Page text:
Sherie McManaman My mother is a true artist, she worked in oils and pastels for a great deal of her life. She always supported me in anything I tried – from painting to sewing to knitting. She is to this day, ever patient and happy to share her talent and steer me in the right direction.
Cindy Moore My mother is a wonderful seamstress. She made almost all my clothes until I learned to sew myself. I always had the up-to-date fashions in school thanks to her. Because of that, I know I can have anything I want if I make it myself.

Mothers Day Contest Entry
My mom is my biggest inspiration, she is a great seamstress, avid knitter and crocheter and owns her own LYS. At a young age all five of us were crafters, even the boys. Mom always said “Don’t quit” You can do it. My eight year old brother taught me to sew oven mitts for christmas on the old treadle. Sewing was my first passion, then knitting, but now I found beading I cant stop. When we would go to bed at night and mom was knitting by the fire, in the am we would have new mitts or socks to go to school. She is precious and still teaching today. My sisters are both great painters and seamstress , I dont paint or draw.

More hand-painted silk

We spent the day dyeing and then hung it out on the clothes line to dry.  That is about two kilos of silk. That’s a lot of silk.  Now the “fun” part:  making it into skeins.  But the painting was so much fun.  
Hanging in the sun

That’s Pam, my dyeing partner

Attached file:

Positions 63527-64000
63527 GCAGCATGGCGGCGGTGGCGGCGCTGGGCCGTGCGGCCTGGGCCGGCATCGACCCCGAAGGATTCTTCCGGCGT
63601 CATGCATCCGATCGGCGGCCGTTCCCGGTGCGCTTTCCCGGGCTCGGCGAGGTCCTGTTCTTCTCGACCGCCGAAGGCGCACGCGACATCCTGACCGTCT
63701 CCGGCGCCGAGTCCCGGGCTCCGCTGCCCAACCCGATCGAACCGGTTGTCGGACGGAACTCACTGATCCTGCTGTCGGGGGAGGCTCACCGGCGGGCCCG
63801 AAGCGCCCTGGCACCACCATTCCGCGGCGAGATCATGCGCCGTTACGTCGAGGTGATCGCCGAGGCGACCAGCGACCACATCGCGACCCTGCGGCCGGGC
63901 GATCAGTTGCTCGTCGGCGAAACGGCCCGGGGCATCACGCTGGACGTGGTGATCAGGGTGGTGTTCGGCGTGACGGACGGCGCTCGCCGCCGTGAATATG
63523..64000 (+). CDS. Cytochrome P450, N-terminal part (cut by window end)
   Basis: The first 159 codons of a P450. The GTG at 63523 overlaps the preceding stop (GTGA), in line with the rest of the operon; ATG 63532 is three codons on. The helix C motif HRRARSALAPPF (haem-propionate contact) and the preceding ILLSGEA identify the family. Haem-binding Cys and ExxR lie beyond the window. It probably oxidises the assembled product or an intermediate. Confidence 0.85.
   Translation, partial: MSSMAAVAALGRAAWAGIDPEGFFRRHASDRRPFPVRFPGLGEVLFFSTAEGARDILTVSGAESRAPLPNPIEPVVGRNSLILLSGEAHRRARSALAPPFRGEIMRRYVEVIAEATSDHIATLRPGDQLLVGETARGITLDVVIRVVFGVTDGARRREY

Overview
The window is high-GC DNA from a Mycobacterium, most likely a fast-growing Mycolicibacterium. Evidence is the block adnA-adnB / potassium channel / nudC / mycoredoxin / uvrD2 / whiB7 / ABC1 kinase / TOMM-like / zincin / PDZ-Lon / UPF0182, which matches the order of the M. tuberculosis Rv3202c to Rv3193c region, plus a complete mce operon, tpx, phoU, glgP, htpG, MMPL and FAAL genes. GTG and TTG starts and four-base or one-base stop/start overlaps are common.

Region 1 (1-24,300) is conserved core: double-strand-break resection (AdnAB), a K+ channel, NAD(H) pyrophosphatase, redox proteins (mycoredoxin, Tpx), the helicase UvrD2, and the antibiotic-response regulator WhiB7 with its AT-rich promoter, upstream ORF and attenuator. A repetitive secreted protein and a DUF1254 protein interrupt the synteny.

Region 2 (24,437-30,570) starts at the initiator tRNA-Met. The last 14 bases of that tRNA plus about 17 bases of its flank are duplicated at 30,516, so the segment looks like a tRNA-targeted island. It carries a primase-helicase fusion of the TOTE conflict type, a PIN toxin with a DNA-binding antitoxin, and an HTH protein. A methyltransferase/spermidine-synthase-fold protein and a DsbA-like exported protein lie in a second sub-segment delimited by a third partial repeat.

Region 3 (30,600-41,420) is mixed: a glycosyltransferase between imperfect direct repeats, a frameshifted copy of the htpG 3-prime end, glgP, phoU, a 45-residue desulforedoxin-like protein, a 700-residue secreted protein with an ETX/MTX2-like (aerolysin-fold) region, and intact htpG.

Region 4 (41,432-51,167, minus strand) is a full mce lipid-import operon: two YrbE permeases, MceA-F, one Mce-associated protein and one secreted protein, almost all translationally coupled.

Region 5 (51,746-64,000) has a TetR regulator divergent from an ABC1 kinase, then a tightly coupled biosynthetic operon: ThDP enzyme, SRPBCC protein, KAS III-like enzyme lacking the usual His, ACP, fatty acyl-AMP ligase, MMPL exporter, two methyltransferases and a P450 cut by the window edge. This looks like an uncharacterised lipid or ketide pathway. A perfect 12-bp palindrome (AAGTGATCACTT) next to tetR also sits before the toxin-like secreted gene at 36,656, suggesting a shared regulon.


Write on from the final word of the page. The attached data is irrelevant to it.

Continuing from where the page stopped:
Claudia with her eyes closed, as usual

Weave-Along 6: Crystal and Two-Cut Bead Affinity Bracelet

Necessary materials: 
Warp:  Hand painted silk is nice but anything strong and beautiful will do
Beads:  We are using lovely two cut size 11/0 iris beads (
Crystals:  any size 4mm round crystals will do
Warp your loom with the hand painted silk warp (or something beautiful).  You will essentially have six warps, but we suggest you double the end warps so that you have more silk to create the rope or braid at the ends.  You will also be leaving a space twice as wide as the other spaces between the two middle warps.  This is to accommodate the crystal, which is twice as wide as the beads.
String up six of the two cut beads and put behind and between the warp threads.  Sew through the front of the warp making sure to capture all the beads
 For row two, you will string up two beads, one crystal, two beads.
I have skipped a row, but what I am doing here is what you need to do with your first crystal.  Pick up two beads.  Bring thread in front of piece after warp three.  Sew through crystal.  Bring thread behind warp before warp four.  String two beads.  Then sew back through the two beads, the crystal and the remaining two beads.
 Weave two rows of just beads.  Repeat two rows with one crystal.
  Weave until you’ve woven fifteen crystals  Remove from loom.
Trim loops on end of warp.
Tie overhand knots in the pairs of warps.  For fun, we slipped on two glazed clay beads.  You must have something fun around your house you can slip on before creating the rope.
We made just one rope by dividing the warps in half, twisting in the direction of twist already in the warp and then back twisting on itself to create one rope on each end.  Recently, we’ve figured out that C-clamps come in handy for this operation.  Just clamp the body of your piece to a table to keep it stable while making the ropes.
For the cl asp, make a small rope with the warp material and then wrap it twice around the over-lapped warp ends and pulling it tightly.  Tie a knot.
Your bracelet is now ready to wear or to gift!

The Friendship Bracelet All Grown Up